You’re so ready for content marketing. You’ve polled your patients about what kind of content they’d like to see. You’ve learned everything there is to learn about SEO. You know how and when to post to each social media platform — that article about wintertime skin care that you linked on Facebook got shared a dozen times.
You’ve set up a blog on your practice website (and learned how to use it), you’ve gotten entry-level video equipment for YouTube, and you’ve even convinced your receptionist to hold the camera when you shoot medical procedures. (Your receptionist deserves a raise.)
Now all you have to do is start producing content…
If your heart clenched when you read that, it’s okay — you’re not alone. That first big step is a doozy. Here are a few tips for making the exhilarating jump out of the content-production airplane.
Of all of the tasks associated with content strategy, thinking of article topics can be the most intimidating. Make it easier by scheduling inspiration time just like you’d schedule any other task, and spend half an hour or so a day hunting for ideas.
- Look through the news to see what’s fresh — particularly if there’s a medical issue that you know something about.
- Look at your calendar to see if any special occasions are coming up, whether it’s a national holiday, a special day at your office, or even the turn of a season or the first day of school.
- Keep an eye on social media streams to see what conversations are taking place among your patients, your colleagues, and people in your community.
- Sift through other medical blogs and see if there are any subjects you don’t see addressed, or subjects that you could address from a different perspective.
Write down ideas as they come up — even the bad ones. A bad idea now could be massaged into a good idea in the future. Try to generate a good collection of evergreen posts (posts on subjects that are always relevant and fresh, regardless of the time or season — like an evergreen tree, right?) to have on hand for periods when the ideas just aren’t flowing.
Chances are, you already have a pretty full schedule — the time you aren’t spending with patients is spent on paperwork, and the time you aren’t spending on paperwork, you’d really rather be with your family or relaxing on your own. Writing blog posts, shooting videos, and coming up with social media content does take extra time, and we wouldn’t ask you to do it if it weren’t important.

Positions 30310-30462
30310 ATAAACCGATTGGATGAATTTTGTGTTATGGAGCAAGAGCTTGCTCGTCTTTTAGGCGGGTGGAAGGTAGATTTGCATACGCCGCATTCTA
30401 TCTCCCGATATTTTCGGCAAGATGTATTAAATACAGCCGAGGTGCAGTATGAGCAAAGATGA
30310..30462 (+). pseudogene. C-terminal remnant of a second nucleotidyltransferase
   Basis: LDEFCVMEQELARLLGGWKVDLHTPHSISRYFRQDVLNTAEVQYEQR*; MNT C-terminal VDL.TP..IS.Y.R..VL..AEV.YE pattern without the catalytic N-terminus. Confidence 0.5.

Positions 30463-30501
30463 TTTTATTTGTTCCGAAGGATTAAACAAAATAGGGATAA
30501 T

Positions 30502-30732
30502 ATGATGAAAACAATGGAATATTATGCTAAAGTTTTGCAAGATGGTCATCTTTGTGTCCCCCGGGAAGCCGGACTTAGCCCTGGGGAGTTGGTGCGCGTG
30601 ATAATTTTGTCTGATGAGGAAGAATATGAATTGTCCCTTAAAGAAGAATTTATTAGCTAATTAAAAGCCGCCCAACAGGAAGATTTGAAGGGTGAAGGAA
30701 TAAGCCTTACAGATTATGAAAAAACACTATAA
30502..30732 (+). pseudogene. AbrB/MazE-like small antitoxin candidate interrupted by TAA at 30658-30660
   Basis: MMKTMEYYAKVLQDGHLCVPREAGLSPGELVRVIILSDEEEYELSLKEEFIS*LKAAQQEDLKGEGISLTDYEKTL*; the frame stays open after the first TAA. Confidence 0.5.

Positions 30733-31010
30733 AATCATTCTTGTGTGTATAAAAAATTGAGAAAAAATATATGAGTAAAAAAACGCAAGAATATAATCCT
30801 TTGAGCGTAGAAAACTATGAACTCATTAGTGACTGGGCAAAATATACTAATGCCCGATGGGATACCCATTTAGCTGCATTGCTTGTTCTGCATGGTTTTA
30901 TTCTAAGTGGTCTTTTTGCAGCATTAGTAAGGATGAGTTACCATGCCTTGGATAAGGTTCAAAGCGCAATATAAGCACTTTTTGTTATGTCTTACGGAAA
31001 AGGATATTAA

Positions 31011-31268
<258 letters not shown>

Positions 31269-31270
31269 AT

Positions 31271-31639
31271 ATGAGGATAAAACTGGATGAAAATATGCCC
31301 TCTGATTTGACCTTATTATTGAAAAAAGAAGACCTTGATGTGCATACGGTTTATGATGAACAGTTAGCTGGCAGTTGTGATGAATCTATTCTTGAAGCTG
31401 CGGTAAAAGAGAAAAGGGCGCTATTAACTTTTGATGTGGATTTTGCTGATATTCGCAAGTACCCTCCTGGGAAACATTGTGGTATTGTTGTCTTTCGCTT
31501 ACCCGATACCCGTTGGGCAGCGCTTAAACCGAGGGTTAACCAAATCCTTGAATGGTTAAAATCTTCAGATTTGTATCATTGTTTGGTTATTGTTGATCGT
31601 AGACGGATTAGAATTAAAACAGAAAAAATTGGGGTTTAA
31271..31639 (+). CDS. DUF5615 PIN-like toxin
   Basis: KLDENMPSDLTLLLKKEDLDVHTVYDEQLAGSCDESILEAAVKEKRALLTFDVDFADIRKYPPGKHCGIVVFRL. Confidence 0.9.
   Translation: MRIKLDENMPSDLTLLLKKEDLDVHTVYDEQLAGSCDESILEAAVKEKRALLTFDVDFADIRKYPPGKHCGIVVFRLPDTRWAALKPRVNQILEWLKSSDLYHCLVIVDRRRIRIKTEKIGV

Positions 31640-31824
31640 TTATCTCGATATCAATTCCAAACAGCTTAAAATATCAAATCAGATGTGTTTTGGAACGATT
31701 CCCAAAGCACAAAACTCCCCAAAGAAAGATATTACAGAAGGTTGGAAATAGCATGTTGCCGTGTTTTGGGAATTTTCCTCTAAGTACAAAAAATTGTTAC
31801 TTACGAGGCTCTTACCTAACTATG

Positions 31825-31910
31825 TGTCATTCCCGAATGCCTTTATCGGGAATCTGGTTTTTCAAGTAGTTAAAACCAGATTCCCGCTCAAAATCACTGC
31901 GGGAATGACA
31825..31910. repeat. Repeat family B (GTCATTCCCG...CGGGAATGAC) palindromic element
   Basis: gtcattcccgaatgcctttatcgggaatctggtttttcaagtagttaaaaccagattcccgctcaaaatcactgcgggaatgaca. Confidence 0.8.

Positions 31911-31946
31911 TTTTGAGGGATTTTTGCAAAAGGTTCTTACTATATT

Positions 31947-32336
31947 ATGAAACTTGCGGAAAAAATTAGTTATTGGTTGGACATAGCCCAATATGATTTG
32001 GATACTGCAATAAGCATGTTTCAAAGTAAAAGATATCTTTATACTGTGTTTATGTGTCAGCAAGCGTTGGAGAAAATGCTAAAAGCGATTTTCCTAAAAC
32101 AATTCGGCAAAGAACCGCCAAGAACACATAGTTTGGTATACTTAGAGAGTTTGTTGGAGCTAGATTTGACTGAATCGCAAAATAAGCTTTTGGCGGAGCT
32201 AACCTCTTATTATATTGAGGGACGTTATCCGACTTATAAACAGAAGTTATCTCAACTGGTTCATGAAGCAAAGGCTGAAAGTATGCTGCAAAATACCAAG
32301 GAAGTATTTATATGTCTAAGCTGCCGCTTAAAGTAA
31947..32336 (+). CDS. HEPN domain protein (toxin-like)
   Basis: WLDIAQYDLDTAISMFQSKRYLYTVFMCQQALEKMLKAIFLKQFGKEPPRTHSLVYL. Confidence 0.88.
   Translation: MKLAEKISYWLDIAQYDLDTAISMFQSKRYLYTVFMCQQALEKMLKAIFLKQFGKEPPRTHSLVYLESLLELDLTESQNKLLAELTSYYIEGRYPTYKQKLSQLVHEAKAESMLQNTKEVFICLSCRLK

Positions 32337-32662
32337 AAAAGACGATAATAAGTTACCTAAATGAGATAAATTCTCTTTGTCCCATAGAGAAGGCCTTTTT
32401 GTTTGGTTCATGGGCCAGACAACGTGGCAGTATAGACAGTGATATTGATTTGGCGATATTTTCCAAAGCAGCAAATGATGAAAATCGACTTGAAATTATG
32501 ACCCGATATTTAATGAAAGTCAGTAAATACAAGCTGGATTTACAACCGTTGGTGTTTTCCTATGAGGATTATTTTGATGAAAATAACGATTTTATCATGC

Where you find that extra time depends on you, your practice, and your schedule. If your day is full up, get to the office half an hour early to write blog posts, or stay half hour after everyone has gone home. If you find yourself eating lunch at your desk on a regular basis, that would be a great time to close your door, kick your shoes off under your desk, and work on content. Don’t think of it as one more stressful chore on your plate — think of it as a little bit of quiet time during the day to think and be creative, when no one gets to interrupt you unless someone is literally bleeding.
It’s also important to delegate. Make it a fun activity for your whole team to share — designate a staffer to head up social media efforts, split blogging duties with another doctor or nurse in the practice, pay your third-grader two bucks an hour to find royalty-free images to go with your posts. If you aren’t a natural writer — plenty of people aren’t — find someone on your staff who loves writing, or hire a freelancer. Offer a local med student an opportunity to shadow you, in exchange for an occasional post for your blog. You don’t have to go it alone.
Making an Editorial Calendar
A good editorial calendar takes a lot of the stress out of a digital marketing program — there’s no panic about what’s going to be posted when, or how you’ll fit it all in with everything else going on at your practice. Slick, fancy digital calendars are nice, but in the beginning, a basic paper version can help you and your team get a feel for arranging and scheduling content.
- Sit down with a big desk-blotter calendar and a pack of sticky notes. (The little 3” x 1” ones are great for this purpose.)
- Write one post idea on each note, using a different color for each platform — your blog, Twitter, Facebook, Instagram, YouTube, etc.
- Start laying them all out on the calendar: timely ones first, then posts that are part of a series, and then more evergreen posts, which you can reuse. Remember to schedule social media promotion to go along with any video or blog content that goes up.
- Step back two steps and look at the pretty Post-it colors to make sure you’re posting consistently — if you only have one blog post per week, for instance, that’s fine, but make sure you post one every week, on the same day.
- Hang the calendar somewhere visible to your entire social media and content team (but somewhere reasonably out-of-the-way — one good brush from a flapping lab coat can send a whole week of tweets fluttering to the ground).
- If something post-worthy pops up, such as new medical news or a bolt of inspiration for a time-sensitive post, just write it on a sticky note and shift things around on the calendar to make room for it.
Aim for six weeks’ worth of posts at a time — but don’t panic if you don’t have them yet. It’s a target, not a requirement. You’ll soon get into a rhythm of brainstorming, producing, and posting. (And then you’ll be ready for a fancy digital calendar.)
Taking the Plunge
Go for it. Just do it. Write the thing, and then post it online. Ultimately, the path from “doctor with a lot of social media accounts” to “content producer” is just posting your words or video online and clicking “Publish.” Go forth and write!